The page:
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Mayor: Portion of Pot Ticket Revenue Would be Earmarked for Kids

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Mayor Rahm Emanuel said Tuesday he's modified a proposal giving police officers the option to ticket people for having small amounts of marijuana.

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Mayor Rahm Emanuel said Tuesday he's amended a proposal that would give officers the option to ticket, rather than arrest, people for having small amounts of marijuana.

The change: A portion of any revenue collected would be earmarked for an anti-drug campaign aimed at kids.

"I want to make sure our children get a clear and unambiguous message as it relates to drug use: it is wrong and it is dangerous," the mayor said Tuesday when asked about his evolution on the matter at an unrelated press conference.

He didn't lay out specifics.

Emanuel last week issued a statement throwing his support behind a proposal introduced last fall by Ald. Danny Solis (25th). His comments Tuesday were the first he's made publicly.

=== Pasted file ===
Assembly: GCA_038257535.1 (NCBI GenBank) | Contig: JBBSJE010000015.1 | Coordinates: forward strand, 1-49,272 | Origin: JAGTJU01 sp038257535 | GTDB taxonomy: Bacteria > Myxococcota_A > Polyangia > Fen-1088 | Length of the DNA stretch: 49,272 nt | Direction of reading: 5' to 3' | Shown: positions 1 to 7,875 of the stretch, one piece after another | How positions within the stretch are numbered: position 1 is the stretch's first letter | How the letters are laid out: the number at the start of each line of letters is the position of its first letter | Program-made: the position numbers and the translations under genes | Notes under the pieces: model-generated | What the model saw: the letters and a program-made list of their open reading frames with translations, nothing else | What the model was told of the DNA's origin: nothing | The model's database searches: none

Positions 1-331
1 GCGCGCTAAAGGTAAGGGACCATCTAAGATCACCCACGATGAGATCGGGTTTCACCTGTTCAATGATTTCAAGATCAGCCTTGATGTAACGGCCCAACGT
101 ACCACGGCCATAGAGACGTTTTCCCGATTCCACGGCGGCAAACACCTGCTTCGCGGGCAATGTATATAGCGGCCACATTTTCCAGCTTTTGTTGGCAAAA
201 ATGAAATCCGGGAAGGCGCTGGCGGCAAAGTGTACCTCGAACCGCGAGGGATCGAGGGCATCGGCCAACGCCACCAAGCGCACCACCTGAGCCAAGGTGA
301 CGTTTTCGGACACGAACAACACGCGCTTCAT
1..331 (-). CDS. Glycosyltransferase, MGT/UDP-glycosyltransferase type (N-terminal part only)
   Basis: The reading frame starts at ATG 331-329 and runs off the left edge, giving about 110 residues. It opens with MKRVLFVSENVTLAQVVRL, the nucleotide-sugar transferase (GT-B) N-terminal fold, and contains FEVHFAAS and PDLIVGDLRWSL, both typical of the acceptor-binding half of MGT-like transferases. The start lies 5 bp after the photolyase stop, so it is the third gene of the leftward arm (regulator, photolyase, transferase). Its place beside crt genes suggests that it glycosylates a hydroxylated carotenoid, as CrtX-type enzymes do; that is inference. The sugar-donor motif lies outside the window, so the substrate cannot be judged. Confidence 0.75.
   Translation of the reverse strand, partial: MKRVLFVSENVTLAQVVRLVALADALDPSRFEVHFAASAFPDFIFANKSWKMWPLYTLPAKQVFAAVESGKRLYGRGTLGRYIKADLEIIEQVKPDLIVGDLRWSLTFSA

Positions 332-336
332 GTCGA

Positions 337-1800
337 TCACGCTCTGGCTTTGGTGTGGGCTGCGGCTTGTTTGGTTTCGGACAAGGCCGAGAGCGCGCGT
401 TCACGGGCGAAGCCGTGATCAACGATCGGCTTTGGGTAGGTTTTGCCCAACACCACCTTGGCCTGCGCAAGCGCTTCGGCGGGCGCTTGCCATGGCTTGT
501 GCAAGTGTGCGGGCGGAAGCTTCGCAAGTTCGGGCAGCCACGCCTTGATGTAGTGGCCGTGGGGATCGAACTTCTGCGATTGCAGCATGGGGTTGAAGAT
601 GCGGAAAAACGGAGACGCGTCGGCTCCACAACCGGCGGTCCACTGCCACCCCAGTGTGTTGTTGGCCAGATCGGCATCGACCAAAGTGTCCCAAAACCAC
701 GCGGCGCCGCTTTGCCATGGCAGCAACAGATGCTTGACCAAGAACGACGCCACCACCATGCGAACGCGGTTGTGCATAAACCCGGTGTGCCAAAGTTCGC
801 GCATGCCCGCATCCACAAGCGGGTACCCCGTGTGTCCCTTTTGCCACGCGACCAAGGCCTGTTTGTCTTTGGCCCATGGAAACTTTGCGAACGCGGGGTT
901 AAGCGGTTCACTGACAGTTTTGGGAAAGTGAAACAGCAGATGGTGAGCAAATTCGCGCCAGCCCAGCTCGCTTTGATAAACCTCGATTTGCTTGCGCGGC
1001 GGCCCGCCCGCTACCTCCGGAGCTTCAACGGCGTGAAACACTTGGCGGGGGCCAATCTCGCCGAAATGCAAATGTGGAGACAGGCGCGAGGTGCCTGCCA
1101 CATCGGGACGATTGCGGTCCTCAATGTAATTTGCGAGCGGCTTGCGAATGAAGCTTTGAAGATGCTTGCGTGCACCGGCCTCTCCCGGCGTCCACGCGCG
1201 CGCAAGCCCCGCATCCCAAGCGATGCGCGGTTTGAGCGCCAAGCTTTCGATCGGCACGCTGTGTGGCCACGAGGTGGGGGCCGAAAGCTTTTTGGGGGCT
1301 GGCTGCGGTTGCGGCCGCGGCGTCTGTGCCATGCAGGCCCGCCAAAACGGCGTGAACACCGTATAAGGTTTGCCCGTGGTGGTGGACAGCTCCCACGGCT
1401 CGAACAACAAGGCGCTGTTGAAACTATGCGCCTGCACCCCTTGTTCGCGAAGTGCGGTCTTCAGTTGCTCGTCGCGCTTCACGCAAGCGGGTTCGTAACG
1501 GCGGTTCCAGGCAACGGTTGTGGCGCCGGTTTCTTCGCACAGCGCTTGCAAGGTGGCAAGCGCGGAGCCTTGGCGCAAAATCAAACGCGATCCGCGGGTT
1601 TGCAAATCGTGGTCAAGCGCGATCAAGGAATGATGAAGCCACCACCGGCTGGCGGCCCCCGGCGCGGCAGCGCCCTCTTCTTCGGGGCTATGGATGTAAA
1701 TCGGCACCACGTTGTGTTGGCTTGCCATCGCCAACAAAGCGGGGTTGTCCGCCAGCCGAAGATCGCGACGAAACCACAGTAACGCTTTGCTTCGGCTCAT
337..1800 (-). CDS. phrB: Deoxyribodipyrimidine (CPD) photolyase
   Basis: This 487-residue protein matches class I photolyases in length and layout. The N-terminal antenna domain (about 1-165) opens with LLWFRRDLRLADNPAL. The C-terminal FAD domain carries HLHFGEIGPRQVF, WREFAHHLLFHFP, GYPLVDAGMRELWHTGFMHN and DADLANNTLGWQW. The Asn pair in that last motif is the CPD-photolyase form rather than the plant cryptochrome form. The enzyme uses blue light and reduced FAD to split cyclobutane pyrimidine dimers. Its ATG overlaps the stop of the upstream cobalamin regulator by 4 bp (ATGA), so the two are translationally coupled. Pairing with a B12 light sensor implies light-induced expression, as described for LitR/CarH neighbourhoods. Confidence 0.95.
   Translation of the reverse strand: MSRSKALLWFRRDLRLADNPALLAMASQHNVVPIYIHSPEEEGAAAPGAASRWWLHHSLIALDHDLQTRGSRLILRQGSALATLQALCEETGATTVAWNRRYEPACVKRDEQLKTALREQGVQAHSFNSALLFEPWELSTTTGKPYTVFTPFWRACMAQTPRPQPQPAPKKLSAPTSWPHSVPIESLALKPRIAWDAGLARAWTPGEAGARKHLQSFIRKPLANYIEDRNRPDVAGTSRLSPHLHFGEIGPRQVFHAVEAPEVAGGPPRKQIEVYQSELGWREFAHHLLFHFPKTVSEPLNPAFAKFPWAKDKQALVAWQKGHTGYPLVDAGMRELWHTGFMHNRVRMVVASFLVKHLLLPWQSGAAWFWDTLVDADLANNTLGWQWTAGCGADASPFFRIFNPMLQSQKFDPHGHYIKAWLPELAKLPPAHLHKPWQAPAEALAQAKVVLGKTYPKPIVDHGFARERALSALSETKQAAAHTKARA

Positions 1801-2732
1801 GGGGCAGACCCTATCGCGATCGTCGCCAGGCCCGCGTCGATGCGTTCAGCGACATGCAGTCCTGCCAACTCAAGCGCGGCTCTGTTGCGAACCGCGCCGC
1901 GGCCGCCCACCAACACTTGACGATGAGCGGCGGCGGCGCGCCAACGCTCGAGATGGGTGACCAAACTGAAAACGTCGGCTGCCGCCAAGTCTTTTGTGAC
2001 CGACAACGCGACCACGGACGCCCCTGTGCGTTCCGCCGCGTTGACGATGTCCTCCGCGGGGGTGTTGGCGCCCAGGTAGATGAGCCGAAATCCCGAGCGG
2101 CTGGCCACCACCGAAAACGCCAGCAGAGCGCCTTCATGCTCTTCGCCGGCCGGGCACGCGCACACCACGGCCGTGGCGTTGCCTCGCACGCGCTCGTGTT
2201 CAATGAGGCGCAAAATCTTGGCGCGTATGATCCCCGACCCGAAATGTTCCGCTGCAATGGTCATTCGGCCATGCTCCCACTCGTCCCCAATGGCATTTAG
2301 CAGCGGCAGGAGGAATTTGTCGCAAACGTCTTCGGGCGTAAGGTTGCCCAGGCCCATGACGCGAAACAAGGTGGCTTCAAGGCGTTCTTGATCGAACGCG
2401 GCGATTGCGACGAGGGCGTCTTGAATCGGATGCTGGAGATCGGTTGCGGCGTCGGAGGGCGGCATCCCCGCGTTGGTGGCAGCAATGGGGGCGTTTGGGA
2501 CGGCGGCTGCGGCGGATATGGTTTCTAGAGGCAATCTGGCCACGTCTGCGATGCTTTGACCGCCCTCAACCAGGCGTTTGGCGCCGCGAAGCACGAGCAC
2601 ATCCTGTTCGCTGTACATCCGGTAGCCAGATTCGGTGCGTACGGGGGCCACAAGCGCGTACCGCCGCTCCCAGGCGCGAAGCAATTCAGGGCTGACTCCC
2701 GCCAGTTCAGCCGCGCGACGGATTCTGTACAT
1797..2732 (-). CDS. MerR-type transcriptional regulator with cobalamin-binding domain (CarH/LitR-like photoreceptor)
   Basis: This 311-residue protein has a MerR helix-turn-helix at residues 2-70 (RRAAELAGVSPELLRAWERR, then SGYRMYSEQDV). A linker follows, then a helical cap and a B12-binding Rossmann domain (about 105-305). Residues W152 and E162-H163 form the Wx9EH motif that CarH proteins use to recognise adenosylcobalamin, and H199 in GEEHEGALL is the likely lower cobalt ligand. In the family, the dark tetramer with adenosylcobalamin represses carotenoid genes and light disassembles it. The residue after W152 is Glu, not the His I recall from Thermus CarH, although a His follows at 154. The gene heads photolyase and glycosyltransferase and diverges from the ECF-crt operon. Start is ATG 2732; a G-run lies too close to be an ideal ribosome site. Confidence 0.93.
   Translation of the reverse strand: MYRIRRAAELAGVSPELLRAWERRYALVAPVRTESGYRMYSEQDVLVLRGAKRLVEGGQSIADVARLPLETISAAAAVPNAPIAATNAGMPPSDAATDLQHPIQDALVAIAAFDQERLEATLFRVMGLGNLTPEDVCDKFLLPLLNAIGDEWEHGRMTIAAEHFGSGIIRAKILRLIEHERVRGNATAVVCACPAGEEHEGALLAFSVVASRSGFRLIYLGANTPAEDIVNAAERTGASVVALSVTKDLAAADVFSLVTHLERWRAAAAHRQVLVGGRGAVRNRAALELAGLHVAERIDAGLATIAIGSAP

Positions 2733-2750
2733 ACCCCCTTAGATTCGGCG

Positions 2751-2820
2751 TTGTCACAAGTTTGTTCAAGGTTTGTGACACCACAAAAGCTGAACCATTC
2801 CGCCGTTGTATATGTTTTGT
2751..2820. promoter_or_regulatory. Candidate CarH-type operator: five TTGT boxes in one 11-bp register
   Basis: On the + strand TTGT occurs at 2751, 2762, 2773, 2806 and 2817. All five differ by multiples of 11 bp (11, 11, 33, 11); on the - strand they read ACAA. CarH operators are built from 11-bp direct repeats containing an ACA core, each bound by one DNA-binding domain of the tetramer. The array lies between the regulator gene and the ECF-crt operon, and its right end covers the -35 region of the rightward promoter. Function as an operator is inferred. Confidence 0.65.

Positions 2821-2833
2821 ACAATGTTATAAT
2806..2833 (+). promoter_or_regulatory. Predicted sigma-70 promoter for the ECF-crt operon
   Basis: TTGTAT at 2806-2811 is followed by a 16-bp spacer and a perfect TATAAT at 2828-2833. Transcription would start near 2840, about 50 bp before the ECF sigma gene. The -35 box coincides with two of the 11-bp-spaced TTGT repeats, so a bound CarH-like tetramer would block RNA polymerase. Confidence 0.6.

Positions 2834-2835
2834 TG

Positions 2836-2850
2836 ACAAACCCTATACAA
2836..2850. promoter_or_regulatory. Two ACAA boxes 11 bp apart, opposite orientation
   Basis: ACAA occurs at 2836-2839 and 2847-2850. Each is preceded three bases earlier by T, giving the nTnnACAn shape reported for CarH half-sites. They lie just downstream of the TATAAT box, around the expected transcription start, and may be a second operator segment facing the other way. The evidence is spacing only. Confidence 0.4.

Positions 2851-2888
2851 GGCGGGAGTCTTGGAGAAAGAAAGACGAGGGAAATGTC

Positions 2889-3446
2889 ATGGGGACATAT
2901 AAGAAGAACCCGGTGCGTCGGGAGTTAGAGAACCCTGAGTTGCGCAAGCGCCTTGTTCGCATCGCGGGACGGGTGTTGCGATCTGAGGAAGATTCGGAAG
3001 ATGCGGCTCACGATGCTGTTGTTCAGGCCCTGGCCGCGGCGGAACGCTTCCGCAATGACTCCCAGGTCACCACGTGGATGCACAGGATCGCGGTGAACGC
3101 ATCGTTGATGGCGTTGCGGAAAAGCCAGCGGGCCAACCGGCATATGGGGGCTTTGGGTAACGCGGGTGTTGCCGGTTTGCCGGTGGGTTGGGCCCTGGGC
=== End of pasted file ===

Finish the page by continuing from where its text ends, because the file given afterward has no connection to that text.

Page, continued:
He said he changed his stance on the matter after his administration analyzed the amount of police time used to chase and prosecute suspected users, especially given that many of the cases are thrown out in court.

"It’s not decriminalization. It's dealing with it in a different way and a different penalty," he said.

People currently found to possess small amounts of marijuana face a misdemeanor charge punishable by up to six months in jail and a $1,500 fine.

Cook County Board President Toni Preckwinkle has long endorsed a change to the area's pot policies. Police Supt. Garry McCarthy has been more tepid to the idea.

The mayor said the move would free up police resources and save the city about a million bucks.

Ald. Ed Burke (14th) said Monday he needs more information before deciding whether he'll support the proposal.

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